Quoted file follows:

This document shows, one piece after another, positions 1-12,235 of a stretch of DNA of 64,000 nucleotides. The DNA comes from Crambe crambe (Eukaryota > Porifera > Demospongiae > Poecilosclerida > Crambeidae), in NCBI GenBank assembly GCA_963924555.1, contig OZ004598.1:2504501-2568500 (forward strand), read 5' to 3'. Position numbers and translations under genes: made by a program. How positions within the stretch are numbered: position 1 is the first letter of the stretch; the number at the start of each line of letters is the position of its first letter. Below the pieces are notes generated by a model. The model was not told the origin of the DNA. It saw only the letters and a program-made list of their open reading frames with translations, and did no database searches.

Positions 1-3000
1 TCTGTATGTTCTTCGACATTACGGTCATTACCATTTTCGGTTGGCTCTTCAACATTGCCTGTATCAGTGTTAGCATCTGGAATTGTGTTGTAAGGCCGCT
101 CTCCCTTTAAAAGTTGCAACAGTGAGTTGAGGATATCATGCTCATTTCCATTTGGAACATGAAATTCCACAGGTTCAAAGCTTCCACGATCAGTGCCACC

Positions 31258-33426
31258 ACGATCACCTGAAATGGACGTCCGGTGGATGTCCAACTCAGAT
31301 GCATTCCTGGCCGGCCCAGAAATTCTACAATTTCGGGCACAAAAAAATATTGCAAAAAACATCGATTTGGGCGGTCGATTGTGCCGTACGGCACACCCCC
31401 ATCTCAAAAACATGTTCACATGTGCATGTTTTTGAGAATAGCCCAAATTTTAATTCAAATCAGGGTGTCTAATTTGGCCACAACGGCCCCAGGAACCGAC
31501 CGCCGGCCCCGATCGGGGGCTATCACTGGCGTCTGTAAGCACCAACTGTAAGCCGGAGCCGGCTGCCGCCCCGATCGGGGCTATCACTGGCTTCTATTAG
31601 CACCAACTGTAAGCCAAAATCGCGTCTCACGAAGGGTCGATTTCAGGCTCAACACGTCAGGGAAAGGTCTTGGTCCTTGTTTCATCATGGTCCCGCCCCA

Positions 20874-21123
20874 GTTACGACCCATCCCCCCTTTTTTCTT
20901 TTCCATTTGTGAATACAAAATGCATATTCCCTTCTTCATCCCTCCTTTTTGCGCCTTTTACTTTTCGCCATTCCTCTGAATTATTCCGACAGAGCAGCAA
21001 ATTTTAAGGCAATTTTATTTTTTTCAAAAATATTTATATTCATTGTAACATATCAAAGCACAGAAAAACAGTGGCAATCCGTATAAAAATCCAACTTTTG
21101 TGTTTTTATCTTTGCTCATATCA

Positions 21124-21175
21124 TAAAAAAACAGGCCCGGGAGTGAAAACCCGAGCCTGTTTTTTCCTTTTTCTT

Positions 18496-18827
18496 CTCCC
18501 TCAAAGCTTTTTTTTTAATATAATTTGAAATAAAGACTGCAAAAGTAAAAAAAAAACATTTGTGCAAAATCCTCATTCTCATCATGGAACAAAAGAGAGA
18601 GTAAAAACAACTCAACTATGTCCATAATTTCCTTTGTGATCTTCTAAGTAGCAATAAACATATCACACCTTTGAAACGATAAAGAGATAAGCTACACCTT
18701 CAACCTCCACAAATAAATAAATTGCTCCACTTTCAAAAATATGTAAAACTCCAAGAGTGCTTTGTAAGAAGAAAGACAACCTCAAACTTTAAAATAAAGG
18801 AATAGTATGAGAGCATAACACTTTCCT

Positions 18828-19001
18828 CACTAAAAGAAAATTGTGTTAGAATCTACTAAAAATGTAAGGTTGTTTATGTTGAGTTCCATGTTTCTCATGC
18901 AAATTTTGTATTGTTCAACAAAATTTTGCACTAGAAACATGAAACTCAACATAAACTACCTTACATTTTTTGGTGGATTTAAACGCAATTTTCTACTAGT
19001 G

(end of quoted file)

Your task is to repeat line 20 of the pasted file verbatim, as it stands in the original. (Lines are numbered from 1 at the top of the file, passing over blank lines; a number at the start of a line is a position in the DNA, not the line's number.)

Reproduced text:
18501 TCAAAGCTTTTTTTTTAATATAATTTGAAATAAAGACTGCAAAAGTAAAAAAAAAACATTTGTGCAAAATCCTCATTCTCATCATGGAACAAAAGAGAGA